Wade Bonk, no stranger to prison life, will serve a little over two decades in federal and state prisons for his latest crime as leader of a conspiracy selling high volumes of powerful meth.

That’s several years less than U. S. District Judge James Shadid could have imposed Wednesday under sentencing guidelines on Bonk, 41, of Pekin. His federal prosecutor cited Bonk’s 13 past felony convictions when she sought the case maximum of 365 months, or about 30 years. 

“Please be hesitant before deciding my fate,” Bonk emotionally asked Shadid. “I will not give up on myself” with the help of a new passion for religion, but, “Rehabilitation is impossible if I have nothing to look forward to.”

Shadid acknowledged Bonk had struggled with several mental issues, including bi-polar disorder, since his family-troubled childhood. His defense attorney said alcohol and drug abuse had fueled many of his violence-related crimes.

But running a three-person conspiracy to sell more than three pounds of nearly pure methamphetamine over five months was a crime of planning for profit, Shadid said.

As for Bonk’s prior record, “At some point your past does dictate, maybe, your future,” Shadid said.

He imposed Bonk’s sentence of 262 months to run concurrently with the 15-year term Bonk received last July in Tazewell County Circuit Court in several cases, including meth possession. Those preceded his federal conspiracy indictment in December 2017.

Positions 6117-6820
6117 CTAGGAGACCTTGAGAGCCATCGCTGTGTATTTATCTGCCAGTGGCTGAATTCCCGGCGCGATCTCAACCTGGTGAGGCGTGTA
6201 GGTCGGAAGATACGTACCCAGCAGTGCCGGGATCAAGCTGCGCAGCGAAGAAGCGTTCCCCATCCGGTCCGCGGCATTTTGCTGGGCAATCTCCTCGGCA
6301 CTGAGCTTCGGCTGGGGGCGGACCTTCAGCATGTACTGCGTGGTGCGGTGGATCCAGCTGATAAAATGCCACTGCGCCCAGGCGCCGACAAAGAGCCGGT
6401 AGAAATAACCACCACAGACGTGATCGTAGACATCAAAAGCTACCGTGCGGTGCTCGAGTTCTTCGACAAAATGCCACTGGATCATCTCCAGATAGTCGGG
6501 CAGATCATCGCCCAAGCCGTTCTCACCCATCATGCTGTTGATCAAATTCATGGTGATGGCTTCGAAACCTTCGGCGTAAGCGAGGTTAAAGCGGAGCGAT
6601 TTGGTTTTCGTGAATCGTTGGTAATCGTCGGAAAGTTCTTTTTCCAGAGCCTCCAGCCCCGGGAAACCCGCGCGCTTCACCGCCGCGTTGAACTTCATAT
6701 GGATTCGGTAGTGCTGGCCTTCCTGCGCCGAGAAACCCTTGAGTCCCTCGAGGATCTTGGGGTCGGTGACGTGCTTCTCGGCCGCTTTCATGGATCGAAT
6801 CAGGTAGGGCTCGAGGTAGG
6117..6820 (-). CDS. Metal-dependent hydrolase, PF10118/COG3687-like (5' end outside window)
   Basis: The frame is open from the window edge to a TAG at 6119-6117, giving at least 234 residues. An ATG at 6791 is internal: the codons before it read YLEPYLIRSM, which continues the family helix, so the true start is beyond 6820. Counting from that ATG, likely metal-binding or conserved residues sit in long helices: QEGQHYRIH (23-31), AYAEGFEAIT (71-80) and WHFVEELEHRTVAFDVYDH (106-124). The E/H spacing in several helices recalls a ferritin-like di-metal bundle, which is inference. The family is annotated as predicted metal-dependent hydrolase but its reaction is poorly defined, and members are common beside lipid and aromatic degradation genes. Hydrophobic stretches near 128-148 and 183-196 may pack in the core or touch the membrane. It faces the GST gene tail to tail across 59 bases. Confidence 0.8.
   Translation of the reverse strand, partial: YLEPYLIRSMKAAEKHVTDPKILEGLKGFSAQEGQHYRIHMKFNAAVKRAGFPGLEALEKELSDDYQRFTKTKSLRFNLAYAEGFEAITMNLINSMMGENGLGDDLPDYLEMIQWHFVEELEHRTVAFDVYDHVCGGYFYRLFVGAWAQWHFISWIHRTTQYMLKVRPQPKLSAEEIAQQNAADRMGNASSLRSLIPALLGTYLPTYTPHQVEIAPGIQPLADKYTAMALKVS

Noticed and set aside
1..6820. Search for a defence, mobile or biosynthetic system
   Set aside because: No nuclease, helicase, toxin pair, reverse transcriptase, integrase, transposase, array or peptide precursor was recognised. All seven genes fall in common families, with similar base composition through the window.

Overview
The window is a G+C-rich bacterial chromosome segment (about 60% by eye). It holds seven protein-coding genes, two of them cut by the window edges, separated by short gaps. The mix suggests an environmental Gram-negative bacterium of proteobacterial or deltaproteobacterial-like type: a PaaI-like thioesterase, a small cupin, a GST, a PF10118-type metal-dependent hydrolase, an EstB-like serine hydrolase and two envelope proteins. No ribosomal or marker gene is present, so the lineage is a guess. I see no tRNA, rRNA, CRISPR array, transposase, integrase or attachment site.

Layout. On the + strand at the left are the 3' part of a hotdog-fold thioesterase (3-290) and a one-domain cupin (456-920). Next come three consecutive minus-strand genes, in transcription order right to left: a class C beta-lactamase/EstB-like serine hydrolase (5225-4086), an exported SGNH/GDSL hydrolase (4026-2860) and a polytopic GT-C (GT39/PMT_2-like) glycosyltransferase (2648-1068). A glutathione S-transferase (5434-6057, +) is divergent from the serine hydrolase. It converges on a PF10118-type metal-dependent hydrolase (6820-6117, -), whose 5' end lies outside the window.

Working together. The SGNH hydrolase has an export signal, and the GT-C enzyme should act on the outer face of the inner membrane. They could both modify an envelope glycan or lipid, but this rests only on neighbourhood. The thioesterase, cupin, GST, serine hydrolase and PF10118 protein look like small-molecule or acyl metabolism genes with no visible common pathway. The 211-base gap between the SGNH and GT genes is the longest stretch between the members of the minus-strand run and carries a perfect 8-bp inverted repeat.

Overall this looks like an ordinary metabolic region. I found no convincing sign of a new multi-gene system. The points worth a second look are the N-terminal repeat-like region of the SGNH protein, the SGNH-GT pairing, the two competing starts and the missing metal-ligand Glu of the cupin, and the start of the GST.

Bonk will serve that term, in which he’ll receive day-for-day credit, in state prison before finishing the remainder of his time in federal prison. Required to serve at least 85 percent of his federal term, he could expect 18.6 years of total imprisonment.

From May to September of 2017, Bonk conspired with Darcy Kampas, 42, and Timothy Wood, 41, both also of Pekin, to purchase “ice meth” from suppliers in Iowa and northern Illinois and sell it in the Pekin area, according to the federal charge.

All three pleaded guilty last year. Wood was sentenced last September to 20 years in prison. Kampas, whose prosecutor said was Bonk’s connection to the meth suppliers, is expected to be sentenced Thursday.

Bonk’s prior felonies include restraining and threatening a girlfriend with a knife and a hate crime for punching an African-American man in a tavern. He was also questioned but not charged in connection with two murders.

A psychologist who examined Bonk testified Wednesday that Bonk told him police investigations cleared him in the two murders when he was 16 and 31 years old.